Principal and Co-Principal Investigators: Cecilia Ayón, Tanya Nieri, Bruce Link
Title: Sanctuary City Policy: A Mechanism for Reducing Inequalities by Immigrant Status in Latinx Children’s Mental Health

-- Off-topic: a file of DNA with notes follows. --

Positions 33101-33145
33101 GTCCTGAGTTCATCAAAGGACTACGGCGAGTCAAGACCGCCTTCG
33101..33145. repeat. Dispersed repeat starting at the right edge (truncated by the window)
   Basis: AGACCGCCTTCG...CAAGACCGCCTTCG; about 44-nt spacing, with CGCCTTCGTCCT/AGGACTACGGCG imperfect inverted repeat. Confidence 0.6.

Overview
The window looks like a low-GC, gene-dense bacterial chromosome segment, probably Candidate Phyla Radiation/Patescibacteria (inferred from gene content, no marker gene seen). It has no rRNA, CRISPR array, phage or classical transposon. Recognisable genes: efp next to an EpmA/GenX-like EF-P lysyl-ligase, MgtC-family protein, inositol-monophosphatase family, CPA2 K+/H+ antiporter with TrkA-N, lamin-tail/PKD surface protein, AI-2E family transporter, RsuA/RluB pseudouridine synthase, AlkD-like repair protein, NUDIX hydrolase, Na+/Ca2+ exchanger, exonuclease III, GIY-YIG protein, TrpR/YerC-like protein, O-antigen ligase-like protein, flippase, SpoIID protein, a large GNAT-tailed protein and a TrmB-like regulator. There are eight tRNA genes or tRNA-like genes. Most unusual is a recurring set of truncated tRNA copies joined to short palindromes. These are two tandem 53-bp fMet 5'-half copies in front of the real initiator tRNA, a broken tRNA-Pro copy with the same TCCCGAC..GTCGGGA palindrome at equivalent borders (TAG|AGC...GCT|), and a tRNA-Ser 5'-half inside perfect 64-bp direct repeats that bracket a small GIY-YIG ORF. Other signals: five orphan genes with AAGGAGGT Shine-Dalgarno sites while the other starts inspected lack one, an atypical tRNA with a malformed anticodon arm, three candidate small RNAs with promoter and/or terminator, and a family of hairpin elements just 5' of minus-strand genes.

This study aims to examine if “sanctuary city” policy is an effective mechanism for reducing inequalities by immigrant origin status in Latino children’s mental health. In response to restrictive national immigration policy, local communities have resisted by declaring themselves “sanctuary cities.” We propose to study whether this inclination to protect benefits the mental health of Latino children in immigrant families. Ample evidence indicates that children in mixed-status families experience mental health problems when restrictive policies are imposed. Not known is whether sanctuary city policy can improve mental health. To answer this question, we combine data that we collected on California’s 482 cities concerning whether and when they implemented a sanctuary city policy with data from the large, multi-year California Health Interview Survey. Using our data on the timing of sanctuary city policies and CHIS data over the period 2008 to 2018, we will leverage a three-part analysis strategy to determine whether sanctuary city policies have beneficial mental health effects on Latino children in immigrant families. If we find support for our hypotheses, then findings would indicate that a “sanctuary city” designation could reduce inequalities by immigrant origin status faced by Latino children. A null finding would also provide useful information, as policy makers would then know that other policy initiatives or policies at different levels are needed.